We've all been there. That dingy restaurant/cafe you found due to some throwaway reference from a person who's taste in food you vaguely trusted. And so you walked into the "eclectic" diner to find yourself sitting indoors on a veteran outdoor plastic chair, eating your meal of elegant stray black hairs while a a rogue dead cockroach blissfully swirls around in your G&T.
Justifiably indignant you stormed off and told the world about it the only way you knew how: Yelp, Trip Advisor, the Localist and every other 2.0 reviewing site you could find your hands on. And in writing those reviews, the kind of language you were using, was most likely that of trauma.
The findings come from a language analysis of more than 900,000 online reviews of 6,500 restaurants across seven American cities done by Dan Jurafsky, Professor of linguistics and computer science at Stanford University in California. In a nutshell the study compared the wording people used in giving good and bad reviews, as judged by how many stars they gave to a restaurant.
It was found that the way the trauma of a bad restaurant experience (restaurants which gained only one star) is communicated by reviewers is through the use of the third-person plural, like “we”, “us” and “our”, as well as a lot of pronouns and mentions of other people - highlighting the collective nature of the experience. Previous scientific literature has shown that this language use is characteristic of people writing after they had been physically traumatised - as after 9/11, the professor noted. "They use the first-person plural to show that a bad thing happened to us as a group and we’re going to get through it together,” he said at his presentation at the American Association for the Advancement of Science convention in San Jose. Interestingly, he said that they also “distance themselves from the event by putting it in the past tense." He concluded that “the idea of getting through suffering collectively is there in these one-star reviews. They are not talking about the food, they are reminiscing about a small trauma that happened to them.”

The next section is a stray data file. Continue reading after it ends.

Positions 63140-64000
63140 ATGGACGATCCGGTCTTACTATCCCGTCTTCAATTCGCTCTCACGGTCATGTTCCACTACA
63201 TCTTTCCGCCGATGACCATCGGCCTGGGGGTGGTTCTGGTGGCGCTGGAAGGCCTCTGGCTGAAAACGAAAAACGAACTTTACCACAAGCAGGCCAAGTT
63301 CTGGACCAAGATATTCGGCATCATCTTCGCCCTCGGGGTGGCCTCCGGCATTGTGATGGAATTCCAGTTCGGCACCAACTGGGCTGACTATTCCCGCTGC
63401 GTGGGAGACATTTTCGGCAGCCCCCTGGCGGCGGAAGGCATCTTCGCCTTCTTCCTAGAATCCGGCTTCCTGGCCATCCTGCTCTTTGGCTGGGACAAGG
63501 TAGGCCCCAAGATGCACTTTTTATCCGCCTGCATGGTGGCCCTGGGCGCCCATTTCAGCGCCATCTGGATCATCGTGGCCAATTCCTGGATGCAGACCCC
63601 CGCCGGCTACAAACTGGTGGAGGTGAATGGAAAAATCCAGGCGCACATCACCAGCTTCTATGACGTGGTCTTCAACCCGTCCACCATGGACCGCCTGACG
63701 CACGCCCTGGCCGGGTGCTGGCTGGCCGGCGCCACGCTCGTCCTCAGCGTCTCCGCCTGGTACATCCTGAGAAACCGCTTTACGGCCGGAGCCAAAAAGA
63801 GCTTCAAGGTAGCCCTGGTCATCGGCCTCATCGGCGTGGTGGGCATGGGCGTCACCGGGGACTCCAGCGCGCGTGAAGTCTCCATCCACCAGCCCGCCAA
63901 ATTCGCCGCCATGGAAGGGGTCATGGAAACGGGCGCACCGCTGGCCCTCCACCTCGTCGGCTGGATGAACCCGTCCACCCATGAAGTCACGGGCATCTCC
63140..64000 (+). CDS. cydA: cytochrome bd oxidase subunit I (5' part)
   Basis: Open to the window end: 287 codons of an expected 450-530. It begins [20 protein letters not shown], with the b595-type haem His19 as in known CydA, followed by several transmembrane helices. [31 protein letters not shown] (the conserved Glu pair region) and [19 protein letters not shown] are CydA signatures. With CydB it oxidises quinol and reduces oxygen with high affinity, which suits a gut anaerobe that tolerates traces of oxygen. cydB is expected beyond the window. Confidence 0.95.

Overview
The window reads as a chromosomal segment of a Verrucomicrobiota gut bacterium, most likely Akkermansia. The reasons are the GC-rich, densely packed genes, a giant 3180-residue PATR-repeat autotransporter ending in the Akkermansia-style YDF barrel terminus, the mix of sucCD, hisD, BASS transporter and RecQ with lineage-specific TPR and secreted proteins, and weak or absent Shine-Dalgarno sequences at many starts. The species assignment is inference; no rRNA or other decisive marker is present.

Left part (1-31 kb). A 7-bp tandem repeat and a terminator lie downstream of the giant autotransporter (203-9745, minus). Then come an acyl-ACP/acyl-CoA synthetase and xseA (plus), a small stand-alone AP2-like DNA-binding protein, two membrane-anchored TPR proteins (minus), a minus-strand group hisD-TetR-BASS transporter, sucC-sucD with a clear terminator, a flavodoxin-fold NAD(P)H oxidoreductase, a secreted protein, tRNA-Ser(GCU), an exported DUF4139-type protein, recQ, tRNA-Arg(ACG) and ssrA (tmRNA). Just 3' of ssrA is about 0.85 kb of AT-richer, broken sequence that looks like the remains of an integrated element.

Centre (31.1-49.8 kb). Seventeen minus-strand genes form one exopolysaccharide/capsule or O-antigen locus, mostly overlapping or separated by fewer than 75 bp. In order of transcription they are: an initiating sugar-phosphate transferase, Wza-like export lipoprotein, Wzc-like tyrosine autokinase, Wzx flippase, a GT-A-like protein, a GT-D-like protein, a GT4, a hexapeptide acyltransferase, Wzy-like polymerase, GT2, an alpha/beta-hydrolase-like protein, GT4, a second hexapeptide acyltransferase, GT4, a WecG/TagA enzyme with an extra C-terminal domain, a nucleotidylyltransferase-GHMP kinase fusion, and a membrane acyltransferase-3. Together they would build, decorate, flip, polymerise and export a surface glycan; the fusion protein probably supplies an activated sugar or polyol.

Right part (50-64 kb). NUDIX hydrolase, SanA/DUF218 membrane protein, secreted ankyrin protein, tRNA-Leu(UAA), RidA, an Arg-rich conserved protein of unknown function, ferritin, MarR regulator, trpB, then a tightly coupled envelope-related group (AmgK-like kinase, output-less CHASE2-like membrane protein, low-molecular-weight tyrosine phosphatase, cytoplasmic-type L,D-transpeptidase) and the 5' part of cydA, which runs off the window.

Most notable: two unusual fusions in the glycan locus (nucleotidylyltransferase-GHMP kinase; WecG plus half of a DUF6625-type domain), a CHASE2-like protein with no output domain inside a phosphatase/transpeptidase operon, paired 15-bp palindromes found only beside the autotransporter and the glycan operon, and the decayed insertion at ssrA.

He also found that people associated positive luxury dining experiences quite often with sexual pleasure, and linked positive cheap eating experiences with drug addiction. “The more expensive the restaurant, the more likely you are to describe the food in terms of sex,” Professor Jurafsky told the audience at the San Jose convention. “If you like a very expensive restaurant, you use words like ‘orgasmic’, ‘sensual’, ‘sexy’ – and my favourite phrase ‘a very naughty deep-fried pork belly’,” Professor Jurafsky said. There is currently no concrete evidence to why people linguistically associate the two. “We don’t have a convincing answer to why this was the case. It may be that we associate dating with expensive restaurants. Both men and women used the language of sex in expensive restaurants."
Meanwhile, meals at cheap restaurants were promoted to drug-like status. "When people talk about cheap food – when they talk about french fries, pizza or chocolate – they use the language of drugs”, the professor said. Lines included “the fries were like crack", and one reviewer felt "addicted to [the] wings". Words most commonly used in these reviews included ‘crave’, ‘drugs’, 'crack' and ‘heroin’. He suggested that saying that you are 'addicted to' or 'crave' some food - puts the agency on the cheap (and probably unhealthy) food, meaning that it's not your fault if you eat it. Women were more likely to describe food as an addiction than men.